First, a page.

Saving the President’s Daughter by Dezi Dixon

1

Ursula

“Congratulations, Ursula,”my mother said as she fixed the hem of my party dress. She was the only person in my family who refused to call me by my chosen nickname, Yuri.

I’d given up arguing with her over it because she would start in on another one of her lectures on how the name Ursula was beautiful and then list the reasons she picked it, even though deep down inside I figured she’d been obsessed with the movie The Little Mermaid. She would never admit it, so rather than roll my eyes and complain as I did the first twenty-four years of my life I put a smile on and nodded.

“This was the right dress for such an occasion. You’ll look stunning in the papers tomorrow.” My mother stepped back and looked at me in the mirror, praising my choice of attire.

Few people had to worry in regards to the dress they wore for their college graduation party making it into the local paper. But being the daughter of a former United States president, every time I sneezed it made the news. At least as long as I lived under my parents’ roof.

“Thanks, Mom.”

She smiled in a way I could see how happy she was with the woman I’d become. “Your father and I haven’t been around as much for you the last few years, but we’re so proud.”

I grabbed her hand and squeezed. “It’s okay, Mom. You were busy running the country.” Jennifer Pane wasn’t only my mom but also the former first female president of the United States of America. She had tons on her shoulders.

My mother had been a two-term president, spending the last eight years of her life in the White House. I lived there the first four years with them in DC and then during the second term I’d attended college back in our home state of Nevada. As much as I missed my mother and father, I much preferred my time in the college dorms half a country away from the craziness of the District of Columbia.

A random photographer had popped up here or there in college, but the Secret Service helped me maintain a low profile.

“We’re both home now and plan to take a few years to enjoy retirement,” she lied. My mother’s idea of retirement started with a 5 a.m. wake-up yoga session and was followed by working with various charities and political affairs until 11 p.m.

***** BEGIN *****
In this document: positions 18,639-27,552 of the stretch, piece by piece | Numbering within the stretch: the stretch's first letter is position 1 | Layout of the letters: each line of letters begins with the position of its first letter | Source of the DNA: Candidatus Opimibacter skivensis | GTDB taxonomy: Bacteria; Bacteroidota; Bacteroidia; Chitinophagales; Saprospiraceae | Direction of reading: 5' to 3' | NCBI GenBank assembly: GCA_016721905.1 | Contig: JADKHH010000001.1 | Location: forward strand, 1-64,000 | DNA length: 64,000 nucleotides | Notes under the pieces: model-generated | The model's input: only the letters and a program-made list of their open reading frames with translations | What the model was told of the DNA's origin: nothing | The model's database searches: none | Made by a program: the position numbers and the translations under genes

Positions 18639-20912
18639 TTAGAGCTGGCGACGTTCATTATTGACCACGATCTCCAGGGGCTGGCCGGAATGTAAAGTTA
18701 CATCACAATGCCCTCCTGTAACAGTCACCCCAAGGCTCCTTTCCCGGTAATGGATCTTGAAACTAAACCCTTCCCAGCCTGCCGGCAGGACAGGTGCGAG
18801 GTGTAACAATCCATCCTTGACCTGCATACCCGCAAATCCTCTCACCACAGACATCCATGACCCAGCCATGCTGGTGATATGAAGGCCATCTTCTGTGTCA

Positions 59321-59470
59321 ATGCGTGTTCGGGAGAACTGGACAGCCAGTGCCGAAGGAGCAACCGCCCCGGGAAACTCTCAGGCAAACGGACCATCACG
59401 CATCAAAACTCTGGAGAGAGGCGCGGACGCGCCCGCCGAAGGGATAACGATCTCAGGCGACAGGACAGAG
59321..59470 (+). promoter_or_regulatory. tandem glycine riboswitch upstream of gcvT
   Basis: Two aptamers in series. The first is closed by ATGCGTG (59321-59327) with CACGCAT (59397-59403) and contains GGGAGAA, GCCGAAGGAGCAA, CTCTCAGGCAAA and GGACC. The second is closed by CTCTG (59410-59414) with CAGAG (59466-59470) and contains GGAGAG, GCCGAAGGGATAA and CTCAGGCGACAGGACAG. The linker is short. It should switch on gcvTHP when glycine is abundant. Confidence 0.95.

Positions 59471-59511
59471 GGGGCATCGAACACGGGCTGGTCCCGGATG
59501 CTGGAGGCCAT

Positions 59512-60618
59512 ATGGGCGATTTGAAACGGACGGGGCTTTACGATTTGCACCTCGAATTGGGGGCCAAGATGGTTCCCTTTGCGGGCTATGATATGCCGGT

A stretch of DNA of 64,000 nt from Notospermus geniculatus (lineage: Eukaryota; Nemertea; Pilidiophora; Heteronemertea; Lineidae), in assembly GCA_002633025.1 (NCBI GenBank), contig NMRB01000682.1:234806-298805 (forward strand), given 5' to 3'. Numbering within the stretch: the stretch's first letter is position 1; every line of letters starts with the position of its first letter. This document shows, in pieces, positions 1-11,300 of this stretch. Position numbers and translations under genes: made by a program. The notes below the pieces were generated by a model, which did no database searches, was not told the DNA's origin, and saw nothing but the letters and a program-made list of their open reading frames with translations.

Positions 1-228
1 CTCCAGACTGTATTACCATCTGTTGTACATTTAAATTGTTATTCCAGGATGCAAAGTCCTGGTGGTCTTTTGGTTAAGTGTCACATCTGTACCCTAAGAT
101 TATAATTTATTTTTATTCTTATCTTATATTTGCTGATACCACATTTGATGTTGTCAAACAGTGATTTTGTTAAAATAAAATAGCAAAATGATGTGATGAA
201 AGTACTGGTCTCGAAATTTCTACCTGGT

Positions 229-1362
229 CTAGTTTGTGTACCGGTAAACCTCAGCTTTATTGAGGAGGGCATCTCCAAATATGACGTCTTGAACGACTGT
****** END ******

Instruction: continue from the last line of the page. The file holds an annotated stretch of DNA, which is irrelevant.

Now as a college graduate, striking out on my own, things were changing. At least for me. I had my apartment and my very first job. I was becoming my own woman. The time had come to get away from my parents’ security detail and go on living my life out of public scrutiny. My parents always had security around them, but I got to break free. I had obtained the dream.

“Your dad and I want to give you our graduation gift before the party. He’s waiting in the study.”

I sashayed once more, my skirt’s knee-length fabric bouncing off my legs as I twirled. “Okay.”

I hadn’t lived in my parents’ Nevada home in over eight years, but the hallways were still familiar and loving. Even though it wasn’t as large as the White House, I was happier there than anywhere else. Well, besides my apartment. Everything in that space was mine. There were no paintings from weird famous artists from long-past decades, and I wouldn’t be continuing my mother’s tradition of lining the hallways with busts of former presidents.

I planned to take one of those painting classes where you get drunk while you do it and then fill my apartment up with tacky canvas paintings I’d done myself. Then when people came over, I’d make them gush all over them as if they were Picassos.

Okay… fine, sometimes being the daughter of a president had its perks. I’d only make the annoying people pretend to love my crappy painting skills.

I followed my mother through the hallway and she knocked once before opening the door to the study my father used. It was across the hallway from the one where my mother planned her run for president a decade earlier.

Tall, dark mahogany bookcases lined the walls of my father’s study and his desk, which three people could sleep on, took up space in the middle. Two ornate leather chairs sat positioned on the other side and I took a seat in one of them, leaning back and getting comfortable.

The last time my parents purchased me a gift, I spent the summer in Europe with a friend. We had paparazzi following us the entire time, and the news ran reports with complaints by the American people over the cost of the trip, even though my parents had paid the expenses themselves. I only hoped they had something just as exciting planned for me this time.